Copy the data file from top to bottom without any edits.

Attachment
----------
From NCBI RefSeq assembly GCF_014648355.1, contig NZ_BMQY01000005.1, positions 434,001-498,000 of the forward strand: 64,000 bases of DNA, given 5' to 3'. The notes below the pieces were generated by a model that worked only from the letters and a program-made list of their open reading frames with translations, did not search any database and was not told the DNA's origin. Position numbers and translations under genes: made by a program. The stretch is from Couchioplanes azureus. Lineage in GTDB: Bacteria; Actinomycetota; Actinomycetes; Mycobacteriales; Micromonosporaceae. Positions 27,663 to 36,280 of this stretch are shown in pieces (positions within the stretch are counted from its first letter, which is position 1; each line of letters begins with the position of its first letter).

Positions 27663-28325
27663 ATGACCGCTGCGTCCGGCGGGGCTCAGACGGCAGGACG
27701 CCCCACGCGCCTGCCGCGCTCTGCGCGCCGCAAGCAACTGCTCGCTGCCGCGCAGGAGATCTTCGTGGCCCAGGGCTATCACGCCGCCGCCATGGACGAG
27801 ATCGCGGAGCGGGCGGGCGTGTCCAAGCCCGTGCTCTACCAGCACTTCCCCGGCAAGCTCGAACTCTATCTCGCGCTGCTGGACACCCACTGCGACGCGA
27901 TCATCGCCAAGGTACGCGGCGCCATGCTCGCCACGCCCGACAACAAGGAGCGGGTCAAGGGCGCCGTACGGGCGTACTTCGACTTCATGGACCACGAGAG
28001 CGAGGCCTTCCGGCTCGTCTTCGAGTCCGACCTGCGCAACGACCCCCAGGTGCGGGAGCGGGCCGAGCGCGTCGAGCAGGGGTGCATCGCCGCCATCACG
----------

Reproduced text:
From NCBI RefSeq assembly GCF_014648355.1, contig NZ_BMQY01000005.1, positions 434,001-498,000 of the forward strand: 64,000 bases of DNA, given 5' to 3'. The notes below the pieces were generated by a model that worked only from the letters and a program-made list of their open reading frames with translations, did not search any database and was not told the DNA's origin. Position numbers and translations under genes: made by a program. The stretch is from Couchioplanes azureus. Lineage in GTDB: Bacteria; Actinomycetota; Actinomycetes; Mycobacteriales; Micromonosporaceae. Positions 27,663 to 36,280 of this stretch are shown in pieces (positions within the stretch are counted from its first letter, which is position 1; each line of letters begins with the position of its first letter).

Positions 27663-28325
27663 ATGACCGCTGCGTCCGGCGGGGCTCAGACGGCAGGACG
27701 CCCCACGCGCCTGCCGCGCTCTGCGCGCCGCAAGCAACTGCTCGCTGCCGCGCAGGAGATCTTCGTGGCCCAGGGCTATCACGCCGCCGCCATGGACGAG
27801 ATCGCGGAGCGGGCGGGCGTGTCCAAGCCCGTGCTCTACCAGCACTTCCCCGGCAAGCTCGAACTCTATCTCGCGCTGCTGGACACCCACTGCGACGCGA
27901 TCATCGCCAAGGTACGCGGCGCCATGCTCGCCACGCCCGACAACAAGGAGCGGGTCAAGGGCGCCGTACGGGCGTACTTCGACTTCATGGACCACGAGAG
28001 CGAGGCCTTCCGGCTCGTCTTCGAGTCCGACCTGCGCAACGACCCCCAGGTGCGGGAGCGGGCCGAGCGCGTCGAGCAGGGGTGCATCGCCGCCATCACG